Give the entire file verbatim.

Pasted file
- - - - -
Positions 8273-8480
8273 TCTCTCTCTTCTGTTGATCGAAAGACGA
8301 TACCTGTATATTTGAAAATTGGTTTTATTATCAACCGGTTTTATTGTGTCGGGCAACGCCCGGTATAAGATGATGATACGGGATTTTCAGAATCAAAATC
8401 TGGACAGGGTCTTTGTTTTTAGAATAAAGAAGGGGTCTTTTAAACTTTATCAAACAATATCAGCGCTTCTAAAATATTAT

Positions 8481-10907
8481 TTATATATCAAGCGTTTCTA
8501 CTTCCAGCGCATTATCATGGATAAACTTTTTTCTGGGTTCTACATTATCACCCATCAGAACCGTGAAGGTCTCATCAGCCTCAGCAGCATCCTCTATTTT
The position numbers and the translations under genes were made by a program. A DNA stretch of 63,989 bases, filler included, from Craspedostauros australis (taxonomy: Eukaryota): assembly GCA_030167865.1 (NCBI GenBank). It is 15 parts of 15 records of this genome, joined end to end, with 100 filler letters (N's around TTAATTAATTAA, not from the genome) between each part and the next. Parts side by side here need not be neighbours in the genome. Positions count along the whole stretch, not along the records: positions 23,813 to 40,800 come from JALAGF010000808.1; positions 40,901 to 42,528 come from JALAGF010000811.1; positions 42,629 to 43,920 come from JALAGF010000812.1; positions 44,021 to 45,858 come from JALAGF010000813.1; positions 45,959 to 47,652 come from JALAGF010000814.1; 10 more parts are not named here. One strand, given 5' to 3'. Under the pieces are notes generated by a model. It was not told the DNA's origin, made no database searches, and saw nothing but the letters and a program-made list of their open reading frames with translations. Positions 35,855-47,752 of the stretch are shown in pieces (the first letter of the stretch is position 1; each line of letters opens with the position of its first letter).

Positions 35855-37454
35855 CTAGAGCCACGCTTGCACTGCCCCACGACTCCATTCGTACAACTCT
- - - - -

Positions 8273-8480
8273 TCTCTCTCTTCTGTTGATCGAAAGACGA
8301 TACCTGTATATTTGAAAATTGGTTTTATTATCAACCGGTTTTATTGTGTCGGGCAACGCCCGGTATAAGATGATGATACGGGATTTTCAGAATCAAAATC
8401 TGGACAGGGTCTTTGTTTTTAGAATAAAGAAGGGGTCTTTTAAACTTTATCAAACAATATCAGCGCTTCTAAAATATTAT

Positions 8481-10907
8481 TTATATATCAAGCGTTTCTA
8501 CTTCCAGCGCATTATCATGGATAAACTTTTTTCTGGGTTCTACATTATCACCCATCAGAACCGTGAAGGTCTCATCAGCCTCAGCAGCATCCTCTATTTT
The position numbers and the translations under genes were made by a program. A DNA stretch of 63,989 bases, filler included, from Craspedostauros australis (taxonomy: Eukaryota): assembly GCA_030167865.1 (NCBI GenBank). It is 15 parts of 15 records of this genome, joined end to end, with 100 filler letters (N's around TTAATTAATTAA, not from the genome) between each part and the next. Parts side by side here need not be neighbours in the genome. Positions count along the whole stretch, not along the records: positions 23,813 to 40,800 come from JALAGF010000808.1; positions 40,901 to 42,528 come from JALAGF010000811.1; positions 42,629 to 43,920 come from JALAGF010000812.1; positions 44,021 to 45,858 come from JALAGF010000813.1; positions 45,959 to 47,652 come from JALAGF010000814.1; 10 more parts are not named here. One strand, given 5' to 3'. Under the pieces are notes generated by a model. It was not told the DNA's origin, made no database searches, and saw nothing but the letters and a program-made list of their open reading frames with translations. Positions 35,855-47,752 of the stretch are shown in pieces (the first letter of the stretch is position 1; each line of letters opens with the position of its first letter).

Positions 35855-37454
35855 CTAGAGCCACGCTTGCACTGCCCCACGACTCCATTCGTACAACTCT